Of­fer­ing a fresh start to trou­bled boys


THE NON­DE­SCRIPT frontage of premises by a dual car­riage­way in Hen­don give no in­di­ca­tion of the lifechang­ing work tak­ing place in­side.

There is not even a sign to de­note the prop­erty is be­ing used by the Boys Club­house, which of­fers a safe and nur­tur­ing en­vi­ron­ment for trou­bled and dis­il­lu­sioned young males, set­ting them back on a ca­reer path.

In the four years since the char­ity pi­loted the Club­house Busi­ness En­ter­prise (CBE), the ven­ture has grown into a suc­cess­ful eBay store.

It is manned by clients aged from 14 to 24, ex­plains Ari Lea­man, the char­ity’s head of ser­vices. Their is­sues range from drug and al­co­hol abuse to home­less­ness and crim­i­nal ac­tiv­ity.

“What links them all is their in­di­vid­ual sense of fail­ure. With a non­judg­men­tal ap­proach, the Club­house seeks to re­build their self-es­teem by fo­cus­ing on the la­tent skills they each pos­sess.”

As well as the ben­e­fits of train­ing and men­tor­ing, clients earn hourly wages and com­mis­sion.

Of­fi­cially opened by Boris John­son when he was Lon­don Mayor, the en­ter­prise has pro­gressed to the point of op­er­at­ing two eBay stores — one sell­ing per­son­alised phone cases made on site, the other list­ing items from travel adap­tors to USB plugs and selfie sticks.

“We net­work with lo­cal busi­nesses to try and get ex­cess stock,” Mr Lea­man adds.

“One of the most dif­fi­cult chal­lenges we have faced is find­ing our clients sus­tain­able em­ploy­ment.

“Of­ten their prob­lems or ad­dic­tions are too se­vere for them to hold down reg­u­lar em­ploy­ment and they end up in a de­bil­i­tat­ing spi­ral of dead-end jobs.”

The CBE of­fers prac­ti­cal train­ing in on­line sell­ing, re­search­ing items, pack­ag­ing and dis­patch, as well as ground­ing in cus­tomer ser­vices.

“Over the first year we had five boys work­ing on it and within half a year three of them had moved to full­time em­ploy­ment else­where,” he re­ports. “One has even set up his own eBay busi­ness.”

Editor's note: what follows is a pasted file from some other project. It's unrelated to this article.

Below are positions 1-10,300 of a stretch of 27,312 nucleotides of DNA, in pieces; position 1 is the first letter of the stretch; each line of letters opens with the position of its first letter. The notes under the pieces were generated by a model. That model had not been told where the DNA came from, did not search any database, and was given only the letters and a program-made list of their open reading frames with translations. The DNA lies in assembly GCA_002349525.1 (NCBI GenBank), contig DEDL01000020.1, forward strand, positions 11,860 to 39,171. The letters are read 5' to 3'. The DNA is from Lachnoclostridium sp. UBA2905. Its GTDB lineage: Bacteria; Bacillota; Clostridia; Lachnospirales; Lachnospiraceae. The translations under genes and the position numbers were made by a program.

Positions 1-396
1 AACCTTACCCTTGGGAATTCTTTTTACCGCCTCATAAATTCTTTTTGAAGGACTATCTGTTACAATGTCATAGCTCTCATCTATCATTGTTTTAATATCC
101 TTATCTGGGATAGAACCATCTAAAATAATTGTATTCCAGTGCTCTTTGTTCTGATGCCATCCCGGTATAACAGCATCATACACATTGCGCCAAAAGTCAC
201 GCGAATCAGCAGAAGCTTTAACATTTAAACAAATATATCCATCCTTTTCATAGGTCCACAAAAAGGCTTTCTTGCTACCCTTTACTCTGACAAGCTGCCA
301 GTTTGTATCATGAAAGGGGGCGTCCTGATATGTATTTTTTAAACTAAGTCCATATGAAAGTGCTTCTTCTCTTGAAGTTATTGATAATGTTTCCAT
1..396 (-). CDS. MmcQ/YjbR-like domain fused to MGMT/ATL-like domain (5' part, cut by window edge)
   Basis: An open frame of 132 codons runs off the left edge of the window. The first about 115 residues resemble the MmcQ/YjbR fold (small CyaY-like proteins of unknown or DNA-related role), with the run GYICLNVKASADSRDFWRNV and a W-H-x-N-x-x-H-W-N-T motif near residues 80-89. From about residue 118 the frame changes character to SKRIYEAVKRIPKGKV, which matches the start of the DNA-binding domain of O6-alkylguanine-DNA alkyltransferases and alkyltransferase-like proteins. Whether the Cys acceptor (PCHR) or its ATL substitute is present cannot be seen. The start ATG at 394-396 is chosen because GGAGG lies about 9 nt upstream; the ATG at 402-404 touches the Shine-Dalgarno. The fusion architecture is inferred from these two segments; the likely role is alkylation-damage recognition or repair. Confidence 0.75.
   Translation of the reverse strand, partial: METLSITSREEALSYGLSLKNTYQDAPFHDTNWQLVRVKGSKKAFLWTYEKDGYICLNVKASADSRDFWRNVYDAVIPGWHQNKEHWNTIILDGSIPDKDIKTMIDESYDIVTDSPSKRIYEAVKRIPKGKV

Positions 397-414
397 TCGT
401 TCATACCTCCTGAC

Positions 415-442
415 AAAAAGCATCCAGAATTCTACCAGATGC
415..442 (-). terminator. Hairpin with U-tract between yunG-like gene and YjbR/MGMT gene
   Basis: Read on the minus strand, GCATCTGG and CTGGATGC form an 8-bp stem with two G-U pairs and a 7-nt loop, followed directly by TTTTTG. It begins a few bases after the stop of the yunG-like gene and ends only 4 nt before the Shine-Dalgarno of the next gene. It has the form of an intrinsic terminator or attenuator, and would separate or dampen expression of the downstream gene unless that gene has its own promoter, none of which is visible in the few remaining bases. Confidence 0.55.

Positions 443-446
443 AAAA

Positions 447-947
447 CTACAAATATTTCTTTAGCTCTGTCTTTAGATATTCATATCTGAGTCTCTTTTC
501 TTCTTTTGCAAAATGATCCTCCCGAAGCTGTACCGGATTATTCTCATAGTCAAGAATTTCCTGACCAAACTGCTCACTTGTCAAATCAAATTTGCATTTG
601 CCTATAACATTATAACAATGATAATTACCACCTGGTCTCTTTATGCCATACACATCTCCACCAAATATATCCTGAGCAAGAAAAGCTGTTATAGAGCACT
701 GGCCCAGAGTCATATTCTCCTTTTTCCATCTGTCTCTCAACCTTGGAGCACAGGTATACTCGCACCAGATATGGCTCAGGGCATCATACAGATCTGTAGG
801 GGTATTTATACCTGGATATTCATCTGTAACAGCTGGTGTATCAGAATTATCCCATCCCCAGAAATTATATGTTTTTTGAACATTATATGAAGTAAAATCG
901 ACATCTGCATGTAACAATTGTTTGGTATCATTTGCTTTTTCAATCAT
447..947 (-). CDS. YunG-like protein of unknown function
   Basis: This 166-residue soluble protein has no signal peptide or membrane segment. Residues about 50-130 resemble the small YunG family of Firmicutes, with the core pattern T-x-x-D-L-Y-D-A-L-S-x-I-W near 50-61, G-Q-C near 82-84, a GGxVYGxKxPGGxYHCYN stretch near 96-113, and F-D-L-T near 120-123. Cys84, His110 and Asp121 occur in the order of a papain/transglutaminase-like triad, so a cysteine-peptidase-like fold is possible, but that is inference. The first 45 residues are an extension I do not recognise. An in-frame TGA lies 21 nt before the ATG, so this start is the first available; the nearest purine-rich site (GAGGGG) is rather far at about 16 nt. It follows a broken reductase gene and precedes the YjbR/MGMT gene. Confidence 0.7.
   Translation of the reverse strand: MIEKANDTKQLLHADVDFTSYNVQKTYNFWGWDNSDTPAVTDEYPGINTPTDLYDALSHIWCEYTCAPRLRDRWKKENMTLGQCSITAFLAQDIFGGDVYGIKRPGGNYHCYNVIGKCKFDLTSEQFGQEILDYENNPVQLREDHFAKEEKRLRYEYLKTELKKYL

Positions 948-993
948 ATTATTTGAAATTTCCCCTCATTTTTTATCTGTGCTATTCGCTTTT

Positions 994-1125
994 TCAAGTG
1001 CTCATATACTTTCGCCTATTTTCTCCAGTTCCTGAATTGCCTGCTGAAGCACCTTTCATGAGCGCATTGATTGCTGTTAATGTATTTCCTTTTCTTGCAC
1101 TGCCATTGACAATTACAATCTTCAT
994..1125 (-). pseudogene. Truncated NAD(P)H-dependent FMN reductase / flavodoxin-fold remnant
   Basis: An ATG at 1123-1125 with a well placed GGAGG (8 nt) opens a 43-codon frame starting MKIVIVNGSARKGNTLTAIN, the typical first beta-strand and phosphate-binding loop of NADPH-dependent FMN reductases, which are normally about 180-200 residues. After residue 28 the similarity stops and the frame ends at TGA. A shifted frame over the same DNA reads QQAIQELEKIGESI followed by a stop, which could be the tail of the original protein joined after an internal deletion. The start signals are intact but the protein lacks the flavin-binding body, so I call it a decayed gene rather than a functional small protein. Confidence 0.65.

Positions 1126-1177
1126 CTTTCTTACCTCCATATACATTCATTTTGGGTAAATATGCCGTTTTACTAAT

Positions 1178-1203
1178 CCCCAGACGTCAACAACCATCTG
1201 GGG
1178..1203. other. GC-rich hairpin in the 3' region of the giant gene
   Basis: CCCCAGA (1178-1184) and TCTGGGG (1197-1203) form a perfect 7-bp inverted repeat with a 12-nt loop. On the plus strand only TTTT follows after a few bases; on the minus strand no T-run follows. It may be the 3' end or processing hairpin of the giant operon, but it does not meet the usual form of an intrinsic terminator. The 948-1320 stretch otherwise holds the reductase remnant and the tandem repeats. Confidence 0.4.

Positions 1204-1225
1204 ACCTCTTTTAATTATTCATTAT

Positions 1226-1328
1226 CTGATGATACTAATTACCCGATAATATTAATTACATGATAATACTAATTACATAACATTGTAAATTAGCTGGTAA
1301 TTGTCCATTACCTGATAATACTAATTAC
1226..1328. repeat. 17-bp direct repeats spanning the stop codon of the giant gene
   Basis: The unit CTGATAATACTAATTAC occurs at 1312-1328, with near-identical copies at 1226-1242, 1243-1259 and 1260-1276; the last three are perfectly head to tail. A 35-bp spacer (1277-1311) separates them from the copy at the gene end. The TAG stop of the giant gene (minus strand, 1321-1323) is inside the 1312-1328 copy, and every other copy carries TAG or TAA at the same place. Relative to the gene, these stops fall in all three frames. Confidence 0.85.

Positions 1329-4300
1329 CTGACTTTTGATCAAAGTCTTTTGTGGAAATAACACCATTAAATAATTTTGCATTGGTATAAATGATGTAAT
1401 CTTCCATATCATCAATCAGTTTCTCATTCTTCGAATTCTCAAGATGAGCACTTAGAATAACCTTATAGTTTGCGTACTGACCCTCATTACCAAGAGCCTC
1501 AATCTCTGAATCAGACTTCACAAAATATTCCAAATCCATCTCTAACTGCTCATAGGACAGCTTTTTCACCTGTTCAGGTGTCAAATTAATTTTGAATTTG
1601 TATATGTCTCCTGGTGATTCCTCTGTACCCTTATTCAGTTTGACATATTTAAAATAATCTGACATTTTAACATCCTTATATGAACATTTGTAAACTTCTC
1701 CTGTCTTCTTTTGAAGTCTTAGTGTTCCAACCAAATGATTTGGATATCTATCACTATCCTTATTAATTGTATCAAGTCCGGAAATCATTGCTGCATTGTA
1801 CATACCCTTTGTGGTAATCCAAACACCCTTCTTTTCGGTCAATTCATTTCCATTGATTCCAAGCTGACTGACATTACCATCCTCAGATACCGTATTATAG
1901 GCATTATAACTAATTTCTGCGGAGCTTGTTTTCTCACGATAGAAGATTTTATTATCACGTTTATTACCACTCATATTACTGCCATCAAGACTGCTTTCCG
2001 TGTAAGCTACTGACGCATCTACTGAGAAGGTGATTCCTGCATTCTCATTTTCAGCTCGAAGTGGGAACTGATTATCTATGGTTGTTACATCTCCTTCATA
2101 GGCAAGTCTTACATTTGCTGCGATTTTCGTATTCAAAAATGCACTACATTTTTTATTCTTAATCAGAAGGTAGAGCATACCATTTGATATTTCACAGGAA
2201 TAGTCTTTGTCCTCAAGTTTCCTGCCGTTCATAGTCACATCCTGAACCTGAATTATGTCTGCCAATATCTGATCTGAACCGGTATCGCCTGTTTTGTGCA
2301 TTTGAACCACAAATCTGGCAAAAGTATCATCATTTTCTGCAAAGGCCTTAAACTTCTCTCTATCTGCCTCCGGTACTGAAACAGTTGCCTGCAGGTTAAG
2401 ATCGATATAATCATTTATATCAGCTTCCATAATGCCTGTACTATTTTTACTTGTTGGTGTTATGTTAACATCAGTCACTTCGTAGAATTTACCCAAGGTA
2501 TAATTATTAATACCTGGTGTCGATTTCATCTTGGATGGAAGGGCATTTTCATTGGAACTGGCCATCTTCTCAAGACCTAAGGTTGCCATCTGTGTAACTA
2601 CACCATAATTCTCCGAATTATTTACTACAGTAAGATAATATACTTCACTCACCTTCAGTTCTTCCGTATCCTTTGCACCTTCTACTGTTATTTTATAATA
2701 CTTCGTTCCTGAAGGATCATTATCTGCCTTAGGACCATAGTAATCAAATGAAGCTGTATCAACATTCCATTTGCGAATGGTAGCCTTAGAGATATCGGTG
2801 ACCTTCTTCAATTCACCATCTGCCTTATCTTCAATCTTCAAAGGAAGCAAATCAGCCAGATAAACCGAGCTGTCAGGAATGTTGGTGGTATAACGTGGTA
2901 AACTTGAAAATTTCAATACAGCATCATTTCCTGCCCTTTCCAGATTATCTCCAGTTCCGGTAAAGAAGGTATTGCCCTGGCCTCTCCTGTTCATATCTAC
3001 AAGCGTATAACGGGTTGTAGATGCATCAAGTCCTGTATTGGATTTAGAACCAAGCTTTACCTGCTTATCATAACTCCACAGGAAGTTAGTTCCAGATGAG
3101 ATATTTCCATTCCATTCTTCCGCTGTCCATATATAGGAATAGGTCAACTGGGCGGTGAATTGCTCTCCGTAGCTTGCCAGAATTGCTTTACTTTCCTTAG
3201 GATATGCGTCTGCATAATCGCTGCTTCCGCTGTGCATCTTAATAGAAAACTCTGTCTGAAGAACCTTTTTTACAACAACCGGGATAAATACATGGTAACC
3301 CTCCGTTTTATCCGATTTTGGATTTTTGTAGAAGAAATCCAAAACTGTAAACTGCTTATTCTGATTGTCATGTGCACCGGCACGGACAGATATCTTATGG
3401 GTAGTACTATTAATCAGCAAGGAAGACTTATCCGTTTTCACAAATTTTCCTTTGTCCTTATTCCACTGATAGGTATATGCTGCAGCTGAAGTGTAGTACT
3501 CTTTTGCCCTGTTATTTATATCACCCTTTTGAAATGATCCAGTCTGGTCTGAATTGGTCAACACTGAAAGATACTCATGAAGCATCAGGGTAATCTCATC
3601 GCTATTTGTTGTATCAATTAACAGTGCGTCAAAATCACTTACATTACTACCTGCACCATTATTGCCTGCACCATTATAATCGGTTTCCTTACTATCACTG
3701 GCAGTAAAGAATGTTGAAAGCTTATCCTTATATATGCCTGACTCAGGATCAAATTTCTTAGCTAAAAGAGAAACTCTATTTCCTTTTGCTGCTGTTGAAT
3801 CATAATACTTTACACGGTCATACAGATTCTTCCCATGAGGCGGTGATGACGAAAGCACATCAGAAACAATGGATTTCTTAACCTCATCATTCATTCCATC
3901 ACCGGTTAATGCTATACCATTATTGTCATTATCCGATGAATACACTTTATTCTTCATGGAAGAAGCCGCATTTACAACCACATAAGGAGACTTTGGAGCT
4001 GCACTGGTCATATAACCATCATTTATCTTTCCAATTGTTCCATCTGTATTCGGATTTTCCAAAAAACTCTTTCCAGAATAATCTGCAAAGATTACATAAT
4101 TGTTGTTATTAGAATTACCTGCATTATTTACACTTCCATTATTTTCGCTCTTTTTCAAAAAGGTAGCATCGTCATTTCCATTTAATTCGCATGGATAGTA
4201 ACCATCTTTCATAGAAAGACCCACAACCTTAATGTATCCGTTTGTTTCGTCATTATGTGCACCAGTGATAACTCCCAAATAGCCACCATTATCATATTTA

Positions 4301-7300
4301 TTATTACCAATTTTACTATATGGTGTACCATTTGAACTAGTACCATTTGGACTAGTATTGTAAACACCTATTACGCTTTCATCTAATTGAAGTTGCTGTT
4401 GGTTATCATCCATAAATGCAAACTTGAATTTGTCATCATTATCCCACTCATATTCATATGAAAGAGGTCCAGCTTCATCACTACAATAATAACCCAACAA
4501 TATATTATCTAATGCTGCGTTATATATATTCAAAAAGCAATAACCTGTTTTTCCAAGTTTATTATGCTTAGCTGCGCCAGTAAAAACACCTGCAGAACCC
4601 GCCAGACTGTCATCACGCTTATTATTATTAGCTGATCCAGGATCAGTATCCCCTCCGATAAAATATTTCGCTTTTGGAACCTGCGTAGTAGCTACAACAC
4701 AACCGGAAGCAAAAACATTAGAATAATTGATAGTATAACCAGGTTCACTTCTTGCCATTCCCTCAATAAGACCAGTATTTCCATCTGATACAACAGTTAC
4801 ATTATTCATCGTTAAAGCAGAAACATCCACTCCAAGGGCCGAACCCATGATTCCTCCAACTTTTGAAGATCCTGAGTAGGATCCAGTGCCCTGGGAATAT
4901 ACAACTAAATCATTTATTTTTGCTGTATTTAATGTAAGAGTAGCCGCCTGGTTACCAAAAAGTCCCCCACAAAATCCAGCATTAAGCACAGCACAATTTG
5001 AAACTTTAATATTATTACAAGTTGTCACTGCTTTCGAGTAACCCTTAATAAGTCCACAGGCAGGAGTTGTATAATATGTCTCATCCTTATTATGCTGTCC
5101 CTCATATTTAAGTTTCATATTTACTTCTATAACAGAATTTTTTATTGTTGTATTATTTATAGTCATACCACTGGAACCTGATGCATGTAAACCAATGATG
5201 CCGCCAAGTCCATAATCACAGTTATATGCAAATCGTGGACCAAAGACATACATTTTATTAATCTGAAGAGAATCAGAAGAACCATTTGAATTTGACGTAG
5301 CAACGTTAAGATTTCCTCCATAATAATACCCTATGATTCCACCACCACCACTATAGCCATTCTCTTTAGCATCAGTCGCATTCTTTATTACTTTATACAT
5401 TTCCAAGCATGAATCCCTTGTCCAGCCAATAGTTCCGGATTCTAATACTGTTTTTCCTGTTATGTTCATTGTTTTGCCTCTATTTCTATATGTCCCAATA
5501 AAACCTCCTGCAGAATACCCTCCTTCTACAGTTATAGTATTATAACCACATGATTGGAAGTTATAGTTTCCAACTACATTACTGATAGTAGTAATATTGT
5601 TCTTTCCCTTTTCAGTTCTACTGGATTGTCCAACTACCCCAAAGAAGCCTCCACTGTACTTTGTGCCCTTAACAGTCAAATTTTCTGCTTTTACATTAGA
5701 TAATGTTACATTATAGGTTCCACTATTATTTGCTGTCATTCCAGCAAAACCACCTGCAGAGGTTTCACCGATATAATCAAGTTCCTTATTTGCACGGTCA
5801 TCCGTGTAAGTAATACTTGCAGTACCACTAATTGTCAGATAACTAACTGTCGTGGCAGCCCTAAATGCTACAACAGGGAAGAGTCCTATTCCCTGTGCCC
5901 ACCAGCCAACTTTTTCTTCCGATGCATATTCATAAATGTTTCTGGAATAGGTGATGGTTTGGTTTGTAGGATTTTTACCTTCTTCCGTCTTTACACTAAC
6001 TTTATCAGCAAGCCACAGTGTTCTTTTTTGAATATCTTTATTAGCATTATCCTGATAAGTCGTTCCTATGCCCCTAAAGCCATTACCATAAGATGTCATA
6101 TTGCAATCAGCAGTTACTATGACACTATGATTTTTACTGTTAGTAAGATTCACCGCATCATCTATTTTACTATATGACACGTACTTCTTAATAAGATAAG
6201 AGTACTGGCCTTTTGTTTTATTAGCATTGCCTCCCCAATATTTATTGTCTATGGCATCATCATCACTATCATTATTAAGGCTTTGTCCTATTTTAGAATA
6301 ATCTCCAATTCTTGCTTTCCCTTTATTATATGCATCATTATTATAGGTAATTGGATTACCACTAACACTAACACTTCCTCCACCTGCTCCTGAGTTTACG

Levi Gold­meier, 18, has found “di­rec­tion and in­de­pen­dence” from his five months work­ing on the scheme.

“It’s given me goals and in­spi­ra­tion whereas be­fore I didn’t re­ally have any­thing to strive to­wards.”

Like Mr Gold­meier, Pe­sach Franks hails from a re­li­gious fam­ily — though both have strayed from their re­li­gious up­bring­ings. Af­ter a year in Is­rael, Mr Franks re­turned to Lon­don, hop­ing to “get sup­port re­gard- ing drug prob­lems” and find his way again.

“All the guys here are close to my age and a lot of them have come from sim­i­lar back­grounds. It’s just a sim­ple idea but it works,” Mr Lea­man says.

He sees the char­ity as a “last stop on the radar for Jewish teenage boys in cri­sis”.

On the so­cial side, it is some­where to hang out and play pool. Clients can also get ca­reers ad­vice and help in writ­ing a CV.

Fa­cil­i­ties ex­tend to a pro­fes­sional record­ing stu­dio and emer­gency ac­com­mo­da­tion for those fac­ing home­less­ness.

Be­yond the eBay busi­ness, the char­ity em­ploys so­cial work­ers, psy­chol­o­gists and other pro­fes­sion­als to help in the re­ha­bil­i­ta­tion process. It has a strong re­la­tion­ship with the Metropoli­tan Po­lice, whose driv­ing school hosted its an­nual fundrais­ing din­ner.

High-rank­ing po­lice of­fi­cers were among the guests and the event raised al­most £300,000 which will help the char­ity to pur­chase its premises and ex­pand its ser­vices, in­clud­ing the CBE pro­ject.

It’s the last stop on the radar for teenagers in cri­sis’

Pe­sach Franks and Levi Gold­meier fly the flag for the thriv­ing busi­ness, which has grown into two eBay stores

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